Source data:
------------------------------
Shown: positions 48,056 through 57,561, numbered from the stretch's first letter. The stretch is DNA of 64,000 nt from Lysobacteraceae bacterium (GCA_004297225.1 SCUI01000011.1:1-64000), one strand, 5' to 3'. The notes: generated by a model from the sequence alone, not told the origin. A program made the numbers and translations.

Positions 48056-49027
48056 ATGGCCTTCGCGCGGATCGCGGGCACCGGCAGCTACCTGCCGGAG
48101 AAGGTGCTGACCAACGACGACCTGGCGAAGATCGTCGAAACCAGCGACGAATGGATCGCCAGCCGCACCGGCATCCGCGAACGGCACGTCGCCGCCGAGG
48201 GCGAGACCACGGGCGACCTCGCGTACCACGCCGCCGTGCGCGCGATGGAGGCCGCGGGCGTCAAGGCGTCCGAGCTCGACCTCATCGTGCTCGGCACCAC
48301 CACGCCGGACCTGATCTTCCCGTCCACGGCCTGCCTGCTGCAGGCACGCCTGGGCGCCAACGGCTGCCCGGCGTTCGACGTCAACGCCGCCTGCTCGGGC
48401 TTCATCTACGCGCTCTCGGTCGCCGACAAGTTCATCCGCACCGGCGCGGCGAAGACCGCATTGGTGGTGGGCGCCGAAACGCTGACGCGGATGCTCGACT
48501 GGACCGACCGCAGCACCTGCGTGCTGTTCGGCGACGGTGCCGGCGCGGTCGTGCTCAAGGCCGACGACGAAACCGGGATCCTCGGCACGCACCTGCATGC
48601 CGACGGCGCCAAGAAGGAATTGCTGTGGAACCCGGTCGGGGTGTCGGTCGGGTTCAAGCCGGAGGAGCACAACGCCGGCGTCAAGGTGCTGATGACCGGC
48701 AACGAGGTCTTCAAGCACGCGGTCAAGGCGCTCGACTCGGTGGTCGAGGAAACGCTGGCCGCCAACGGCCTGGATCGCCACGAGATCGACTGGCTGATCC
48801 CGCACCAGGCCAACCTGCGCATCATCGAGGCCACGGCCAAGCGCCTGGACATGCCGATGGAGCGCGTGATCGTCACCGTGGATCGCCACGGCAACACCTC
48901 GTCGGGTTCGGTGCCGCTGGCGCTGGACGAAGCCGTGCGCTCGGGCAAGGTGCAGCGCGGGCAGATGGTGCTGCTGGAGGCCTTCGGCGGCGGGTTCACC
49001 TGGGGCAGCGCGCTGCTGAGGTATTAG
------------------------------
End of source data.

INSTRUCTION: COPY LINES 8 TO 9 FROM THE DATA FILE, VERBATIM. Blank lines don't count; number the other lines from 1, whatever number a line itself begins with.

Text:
48501 GGACCGACCGCAGCACCTGCGTGCTGTTCGGCGACGGTGCCGGCGCGGTCGTGCTCAAGGCCGACGACGAAACCGGGATCCTCGGCACGCACCTGCATGC
48601 CGACGGCGCCAAGAAGGAATTGCTGTGGAACCCGGTCGGGGTGTCGGTCGGGTTCAAGCCGGAGGAGCACAACGCCGGCGTCAAGGTGCTGATGACCGGC